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UNC execs on OAS jet rides—Young

Published: 
Saturday, June 9, 2018

Communications Minister Stuart Young says photographs showing People’s Partnership (PP) executives flying in a private plane with Construtora OAS executives have been sent to the police for an investigation.

Young made the claim yesterday as Government commissioned two segments of the Solomon Hochoy Highway Extension to Point Fortin Project. The segments had been delayed because of rains but were finally completed last week. The team of dignitaries also turned the sod for work from the Mosquito Creek Bridge at Paria Suites to the Godineau River Bridge, South Oropouche.

During his speech, Young defended the delays saying it was essential for citizens to know the problems Government faced in getting the project up and running.

“It is absolutely shocking what has taken place with this company that was hand-picked by a former administration and they don’t like us to remind you the public as to what took place in the past…

“We have sent to the Commissioner of Police photographs of executives of the former administration in a private plane, flying all over the world with the now-jailed executives of OAS on their way to the World Cup in South Africa, where the then Minister of Works and Transport at the time was located globally,” Young said.

Consultations for the highway project began under the Patrick Manning-led PNM administration, but it was under the PP that construction started.

Young said tenders were invited prior to the May 2010 general elections and tenders were received in April. However, the PNM did not award a contract because the bids they received were significantly higher than the engineer’s estimate of $3.6 billion. An engineer’s estimate is the detailed cost estimated for a project, computed by estimating the cost of every activity in a work breakdown structure, summing up these estimates and adding appropriate overheads.

It was in March 2011 that the PP, through the National Infrastructure Development Company, awarded a design/build contract to OAS for TT$5.2 billion, which was $1.6 billion more than the engineer’s estimate, Young said. The contract was for four years at $5.6 billion and was supposed to be completed in 2015.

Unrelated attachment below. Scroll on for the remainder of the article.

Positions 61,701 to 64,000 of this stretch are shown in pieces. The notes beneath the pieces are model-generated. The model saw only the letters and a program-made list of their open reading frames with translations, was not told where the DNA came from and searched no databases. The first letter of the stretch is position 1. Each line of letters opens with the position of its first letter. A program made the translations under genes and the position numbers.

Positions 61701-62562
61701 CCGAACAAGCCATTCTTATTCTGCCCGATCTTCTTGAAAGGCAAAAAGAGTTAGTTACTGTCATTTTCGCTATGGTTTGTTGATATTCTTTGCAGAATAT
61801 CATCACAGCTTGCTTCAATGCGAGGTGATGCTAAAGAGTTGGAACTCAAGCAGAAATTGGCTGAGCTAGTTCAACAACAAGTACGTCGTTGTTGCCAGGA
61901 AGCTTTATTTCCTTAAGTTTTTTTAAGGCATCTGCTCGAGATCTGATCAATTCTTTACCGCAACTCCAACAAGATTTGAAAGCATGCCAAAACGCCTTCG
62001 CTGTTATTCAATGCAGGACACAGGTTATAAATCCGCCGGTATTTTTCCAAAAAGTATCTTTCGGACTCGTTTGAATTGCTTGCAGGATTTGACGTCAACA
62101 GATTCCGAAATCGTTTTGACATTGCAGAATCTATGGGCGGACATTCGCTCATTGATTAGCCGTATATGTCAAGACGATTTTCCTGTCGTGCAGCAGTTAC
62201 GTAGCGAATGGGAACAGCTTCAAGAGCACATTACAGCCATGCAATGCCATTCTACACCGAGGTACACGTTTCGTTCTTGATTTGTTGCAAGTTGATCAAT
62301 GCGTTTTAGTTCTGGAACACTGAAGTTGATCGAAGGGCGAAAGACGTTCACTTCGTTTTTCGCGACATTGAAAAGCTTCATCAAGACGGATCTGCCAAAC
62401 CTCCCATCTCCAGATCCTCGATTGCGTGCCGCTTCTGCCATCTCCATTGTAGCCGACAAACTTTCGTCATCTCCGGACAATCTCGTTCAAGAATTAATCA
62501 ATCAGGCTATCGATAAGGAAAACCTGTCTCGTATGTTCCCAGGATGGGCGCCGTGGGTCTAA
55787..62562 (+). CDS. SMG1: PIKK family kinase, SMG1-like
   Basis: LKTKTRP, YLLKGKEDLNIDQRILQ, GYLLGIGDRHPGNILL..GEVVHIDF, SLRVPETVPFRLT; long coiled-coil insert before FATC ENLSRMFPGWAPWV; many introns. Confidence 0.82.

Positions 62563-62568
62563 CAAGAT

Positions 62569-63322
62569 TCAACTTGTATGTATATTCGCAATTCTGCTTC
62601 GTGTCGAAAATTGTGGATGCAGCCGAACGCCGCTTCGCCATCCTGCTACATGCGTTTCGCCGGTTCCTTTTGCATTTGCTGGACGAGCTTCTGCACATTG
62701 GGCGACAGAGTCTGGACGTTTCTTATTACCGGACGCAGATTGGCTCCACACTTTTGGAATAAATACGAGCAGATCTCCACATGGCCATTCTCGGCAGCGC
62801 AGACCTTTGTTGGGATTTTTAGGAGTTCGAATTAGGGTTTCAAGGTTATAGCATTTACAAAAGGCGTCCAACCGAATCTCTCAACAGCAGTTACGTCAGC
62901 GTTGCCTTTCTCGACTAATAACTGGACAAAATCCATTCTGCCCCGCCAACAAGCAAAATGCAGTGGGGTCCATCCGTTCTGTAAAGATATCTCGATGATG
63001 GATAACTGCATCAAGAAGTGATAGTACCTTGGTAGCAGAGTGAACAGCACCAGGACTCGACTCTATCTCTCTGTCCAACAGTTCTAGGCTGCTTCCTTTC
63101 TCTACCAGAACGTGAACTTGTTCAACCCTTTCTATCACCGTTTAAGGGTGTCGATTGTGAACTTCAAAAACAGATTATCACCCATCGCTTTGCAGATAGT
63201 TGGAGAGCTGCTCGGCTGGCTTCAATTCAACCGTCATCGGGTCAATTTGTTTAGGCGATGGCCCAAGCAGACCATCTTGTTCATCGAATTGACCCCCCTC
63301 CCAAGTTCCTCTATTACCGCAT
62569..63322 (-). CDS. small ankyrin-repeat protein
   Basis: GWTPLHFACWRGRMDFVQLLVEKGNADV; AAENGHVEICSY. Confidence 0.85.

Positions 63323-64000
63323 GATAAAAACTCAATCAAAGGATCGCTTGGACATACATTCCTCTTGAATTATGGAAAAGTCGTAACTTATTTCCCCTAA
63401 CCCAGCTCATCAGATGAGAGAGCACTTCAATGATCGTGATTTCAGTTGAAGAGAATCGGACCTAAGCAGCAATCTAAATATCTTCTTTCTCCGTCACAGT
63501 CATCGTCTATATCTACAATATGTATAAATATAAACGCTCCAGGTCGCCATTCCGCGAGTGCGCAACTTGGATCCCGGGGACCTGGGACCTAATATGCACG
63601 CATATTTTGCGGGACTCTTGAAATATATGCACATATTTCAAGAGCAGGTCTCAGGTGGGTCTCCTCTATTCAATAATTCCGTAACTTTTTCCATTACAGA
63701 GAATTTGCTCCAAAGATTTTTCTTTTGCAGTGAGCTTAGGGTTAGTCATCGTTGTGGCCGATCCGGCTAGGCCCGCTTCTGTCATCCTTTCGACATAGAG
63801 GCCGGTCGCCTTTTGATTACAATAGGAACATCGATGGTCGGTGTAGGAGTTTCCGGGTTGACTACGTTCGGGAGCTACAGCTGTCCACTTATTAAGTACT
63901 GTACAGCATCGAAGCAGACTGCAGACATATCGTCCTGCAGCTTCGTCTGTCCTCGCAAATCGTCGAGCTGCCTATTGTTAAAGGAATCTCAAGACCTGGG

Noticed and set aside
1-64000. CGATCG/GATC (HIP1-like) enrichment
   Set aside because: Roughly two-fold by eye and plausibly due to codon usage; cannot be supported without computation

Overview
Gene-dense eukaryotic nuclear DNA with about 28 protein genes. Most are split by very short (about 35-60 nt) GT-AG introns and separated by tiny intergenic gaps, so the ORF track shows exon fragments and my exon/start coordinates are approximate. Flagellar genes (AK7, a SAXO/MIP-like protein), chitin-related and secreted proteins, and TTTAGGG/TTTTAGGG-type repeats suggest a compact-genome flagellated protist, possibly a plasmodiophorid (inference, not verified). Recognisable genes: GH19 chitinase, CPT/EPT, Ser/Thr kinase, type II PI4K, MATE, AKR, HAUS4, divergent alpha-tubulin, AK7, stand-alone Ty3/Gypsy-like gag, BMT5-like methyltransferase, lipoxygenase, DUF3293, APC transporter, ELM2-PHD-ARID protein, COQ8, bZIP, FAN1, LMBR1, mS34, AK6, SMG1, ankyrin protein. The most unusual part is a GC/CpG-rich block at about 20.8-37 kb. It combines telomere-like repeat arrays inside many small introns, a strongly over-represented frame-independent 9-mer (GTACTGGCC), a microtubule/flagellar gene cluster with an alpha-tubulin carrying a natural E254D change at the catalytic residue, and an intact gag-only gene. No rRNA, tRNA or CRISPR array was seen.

He said among the questionable practices they found upon taking over Government was that the PP changed the advance payments terms customary with FIDIC contracts from 10 per cent to 20 per cent. This amendment resulted in OAS receiving approximately $856 million as opposed to $428 million as an advance. He said even before contraction began, the PP paid OAS over $1 billion, as the project was being funded directly from the treasury as opposed to IDB financing, which has proper check and balances. By the time the PP left office in September 2015, Young said over $5 billion was spent with only 49 per cent of the construction completed. He said the payment did not include the hefty cost of land acquisition.

In law, OAS was considered to be bankrupt in March 2015, meaning the Government was within its right to terminate its contract. But Young said by March 2015, the PP should have immediately invoked a clause to terminate OAS on the grounds it was bankrupt.

“On Sept 4, 2015, the last working day before a general election, the UNC government, rather than use an opportunity to terminate the contract in a clean, cost-effective, non-contentious manner, they secretly and corruptly entered into a written agreement with OAS whereby that government waived the ability to terminate the contract on grounds of OAS bankruptcy.

“Instead, on Sept 4 the UNC government reaffirmed in writing, their desire to keep a company that was bankrupt in Brazil and the subject of the largest corruption scandal in the world within recent times as their preferred contractor for the Point Fortin highway.”

The OAS contract was terminated under the PNM in July 2016 and the Attorney General’s office successfully defended the State against arbitration brought by OAS for termination of the contract. The State was also able to recover standby letters of credits and bond.

Addressing Young’s claims yesterday, however, Oropouche East MP Dr Roodal Moonilal said it was the PNM who recruited the OAS. He said this was done hours before the PP won the 2010 general elections.

“Before Mrs Persad-Bissessar could have been sworn in they obscenely recruited OAS.

They left us with OAS as the ‘preferred contractor’. We worked with OAS and accelerated this project. They stopped it for two years until they re-negotiated in their favour, as they did with the Point Fortin hospital.”

He added: “At the end of our term, OAS faced problems and the PP government acted to secure the project, which we did. If any law was broken, they had three years to report to the police and take action. That they have not suggests that the Partnership’s action was legal.”

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